'we're new here' was far more politically interesting and poignant as a record than 'in colour'. perhaps it owes that to gil scott heron's musings, but jamie has plenty of material to sample amongst the rave tapes of youtube to use as the 'voice' of songs instead of the yawn-centric xx members. instrumentally, we're new here was also far more complex and entertaining, with ballads, house tracks, dub tracks and jazz interludes all superior to this album's vanilla tracks.

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Julian Bond
Jun 3, 2015 1:00pm

I think if I'd been given a free VIP ticket to Glastonbury. And I was meeting a bunch of friends up near Park Stage on Friday night. And I was prepared to hike it over from Caribou at West Holts earlier, I'd be quite pleased that it turned out it was The XX that was playing. And so something that wasn't completely shit. And sure enough, Jamie XX, 21:30 Friday night, Park Stage, Glastonbury 2015.

Now all I need is the free VIP ticket.

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Jun 3, 2015 2:04pm

In reply to kenneth_branagh:

Vanilla isn't synonymous with boring or bad. It's delicious. Fuck you.

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George Byrne
Jun 4, 2015 9:37am

"In Colour fails to capture any of the potential thrill that comes with a night out in the city he so missed while absent from it. It doesn't even encapsulate the pre-night buzz and anticipation or the post-club regret and comedown. What is offered instead is a collection of sexless, sonically conservative tracks overwrought in bass and nostalgia, and largely void of personality – club music for the neoliberal age. These experiences, at nights such as FWD>> and clubs like Plastic People, seem to form mere marketing fodder in order to make In Colour appear more interesting than it is."

I don't agree with this at all. In Colour isn't a dance record - it's an album made by a talented indie musician who's steeped in dance culture and the music of London. It was never gonna sound like something off Warp and nor should it. As an album of tunes assembled using the raw materials of the city's club scene it's very good. Not as great as some of the reviews claim it is, but what I like about it is that it's in keeping with The xx's style. It's music for outsiders. Jamie xx is an outsider to the environment he's been inspired by. I love that contradiction.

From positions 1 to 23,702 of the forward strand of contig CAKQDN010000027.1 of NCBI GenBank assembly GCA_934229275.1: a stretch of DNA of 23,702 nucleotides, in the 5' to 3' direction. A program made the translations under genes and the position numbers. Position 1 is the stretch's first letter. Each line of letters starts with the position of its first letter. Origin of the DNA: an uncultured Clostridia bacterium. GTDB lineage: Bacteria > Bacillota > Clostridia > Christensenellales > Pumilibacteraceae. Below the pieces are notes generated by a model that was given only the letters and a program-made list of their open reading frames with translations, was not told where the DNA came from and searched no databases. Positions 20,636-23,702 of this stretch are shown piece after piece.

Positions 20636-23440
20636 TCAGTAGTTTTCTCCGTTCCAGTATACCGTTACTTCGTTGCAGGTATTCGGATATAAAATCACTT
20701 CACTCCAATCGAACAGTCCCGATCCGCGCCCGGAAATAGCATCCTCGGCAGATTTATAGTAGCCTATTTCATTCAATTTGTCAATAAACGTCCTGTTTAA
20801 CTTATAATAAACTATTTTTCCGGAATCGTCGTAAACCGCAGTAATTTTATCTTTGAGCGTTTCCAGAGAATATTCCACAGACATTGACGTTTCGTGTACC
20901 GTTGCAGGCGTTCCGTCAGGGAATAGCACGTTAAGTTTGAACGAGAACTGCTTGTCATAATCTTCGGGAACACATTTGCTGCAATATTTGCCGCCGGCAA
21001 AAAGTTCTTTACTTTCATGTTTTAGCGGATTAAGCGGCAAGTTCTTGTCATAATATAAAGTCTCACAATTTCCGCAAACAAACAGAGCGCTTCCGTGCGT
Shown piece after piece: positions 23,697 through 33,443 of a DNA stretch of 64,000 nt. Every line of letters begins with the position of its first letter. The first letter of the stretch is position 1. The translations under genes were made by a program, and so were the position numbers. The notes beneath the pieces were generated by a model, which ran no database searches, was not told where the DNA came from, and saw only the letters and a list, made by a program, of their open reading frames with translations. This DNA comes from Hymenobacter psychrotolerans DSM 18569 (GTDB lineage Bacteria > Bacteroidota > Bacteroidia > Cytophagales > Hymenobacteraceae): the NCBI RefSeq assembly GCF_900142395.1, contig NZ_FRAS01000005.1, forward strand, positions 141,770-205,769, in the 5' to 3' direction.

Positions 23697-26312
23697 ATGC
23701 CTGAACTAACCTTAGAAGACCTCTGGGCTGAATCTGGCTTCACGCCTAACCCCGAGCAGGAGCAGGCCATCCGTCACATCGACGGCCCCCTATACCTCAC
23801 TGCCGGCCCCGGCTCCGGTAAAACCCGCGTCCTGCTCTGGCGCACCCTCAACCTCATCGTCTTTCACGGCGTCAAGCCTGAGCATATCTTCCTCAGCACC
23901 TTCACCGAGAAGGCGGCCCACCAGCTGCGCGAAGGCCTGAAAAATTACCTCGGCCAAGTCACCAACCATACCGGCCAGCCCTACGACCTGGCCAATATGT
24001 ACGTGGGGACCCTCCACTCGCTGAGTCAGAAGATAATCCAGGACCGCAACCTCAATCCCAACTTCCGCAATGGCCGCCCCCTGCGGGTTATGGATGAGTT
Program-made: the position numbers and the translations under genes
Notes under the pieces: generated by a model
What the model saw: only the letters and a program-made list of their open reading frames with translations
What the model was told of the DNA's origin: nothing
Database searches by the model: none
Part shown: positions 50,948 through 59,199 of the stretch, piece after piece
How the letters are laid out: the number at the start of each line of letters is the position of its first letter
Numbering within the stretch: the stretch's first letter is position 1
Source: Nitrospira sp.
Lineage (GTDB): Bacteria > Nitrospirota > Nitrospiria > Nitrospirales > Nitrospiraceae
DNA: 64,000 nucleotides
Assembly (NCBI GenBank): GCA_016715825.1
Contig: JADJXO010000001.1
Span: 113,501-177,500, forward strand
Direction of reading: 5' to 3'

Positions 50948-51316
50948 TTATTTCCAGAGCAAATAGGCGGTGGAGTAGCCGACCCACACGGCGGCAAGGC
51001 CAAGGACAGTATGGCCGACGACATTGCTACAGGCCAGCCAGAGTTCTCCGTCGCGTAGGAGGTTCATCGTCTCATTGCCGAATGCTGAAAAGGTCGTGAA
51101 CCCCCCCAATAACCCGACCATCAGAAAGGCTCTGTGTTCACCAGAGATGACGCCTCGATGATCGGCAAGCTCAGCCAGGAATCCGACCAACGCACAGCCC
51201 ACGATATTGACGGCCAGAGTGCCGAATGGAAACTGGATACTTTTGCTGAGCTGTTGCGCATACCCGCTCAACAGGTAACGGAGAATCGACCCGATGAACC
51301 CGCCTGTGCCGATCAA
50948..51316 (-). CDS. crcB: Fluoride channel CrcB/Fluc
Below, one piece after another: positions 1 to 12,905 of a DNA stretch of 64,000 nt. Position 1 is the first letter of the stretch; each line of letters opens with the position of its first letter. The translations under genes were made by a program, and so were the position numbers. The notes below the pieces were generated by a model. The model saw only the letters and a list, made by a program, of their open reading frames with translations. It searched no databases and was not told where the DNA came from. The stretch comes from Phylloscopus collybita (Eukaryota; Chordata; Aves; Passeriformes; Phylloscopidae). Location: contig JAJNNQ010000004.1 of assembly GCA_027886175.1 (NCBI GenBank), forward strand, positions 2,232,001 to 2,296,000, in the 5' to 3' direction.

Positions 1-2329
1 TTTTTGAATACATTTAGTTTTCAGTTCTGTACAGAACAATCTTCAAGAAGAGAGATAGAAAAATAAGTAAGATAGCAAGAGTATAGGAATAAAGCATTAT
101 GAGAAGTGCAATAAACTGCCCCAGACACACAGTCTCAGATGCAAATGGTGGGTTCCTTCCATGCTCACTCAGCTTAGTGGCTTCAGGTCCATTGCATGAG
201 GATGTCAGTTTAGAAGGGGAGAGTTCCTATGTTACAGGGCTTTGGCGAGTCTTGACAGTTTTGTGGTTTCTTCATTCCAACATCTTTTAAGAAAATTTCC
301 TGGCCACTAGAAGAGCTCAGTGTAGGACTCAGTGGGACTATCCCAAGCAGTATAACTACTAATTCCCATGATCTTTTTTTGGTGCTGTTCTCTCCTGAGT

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George Byrne
Jun 4, 2015 10:36am

In reply to :

Yeah, there's a lot of good points in that. The only thing I'd say is that the Sam Smith comparison doesn't hold water because Sam Smith is just so offensively shite, full stop. It's nothing to do with his rehashing of soul - it's to do with the fact that he does it so fucking badly.

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Matt Paradise
Jun 4, 2015 12:05pm

Hi Cristian,

Music called, it said to tell you that you're a cunt.

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George Byrne
Jun 4, 2015 12:23pm

In reply to Matt Paradise:

"Matt Paradise" - any relation to "Carpet World"?

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Jun 4, 2015 2:15pm

In reply to Chad:

Isn't the 'Vanilla' term (rightly or wrongly) more about it being easy to like.

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Jun 9, 2015 1:02am

This is a decent review and I agree with most of it, this is basically just a watered down version of what Four Tet has been doing for the last 5 or 6 years. However, the writer chides him for not being political then uses the line "club music for the neoliberal age". I would love to hear his definition of "neoliberal", I assume he thinks it means "a bunch of stuff that I don't like."

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Timothy Dannenhoffer
Feb 3, 2016 3:30am

In reply to onceler:

onceler, I just got done listening to two Young Marble Giants songs over on youtube - THAT was some atrocious music.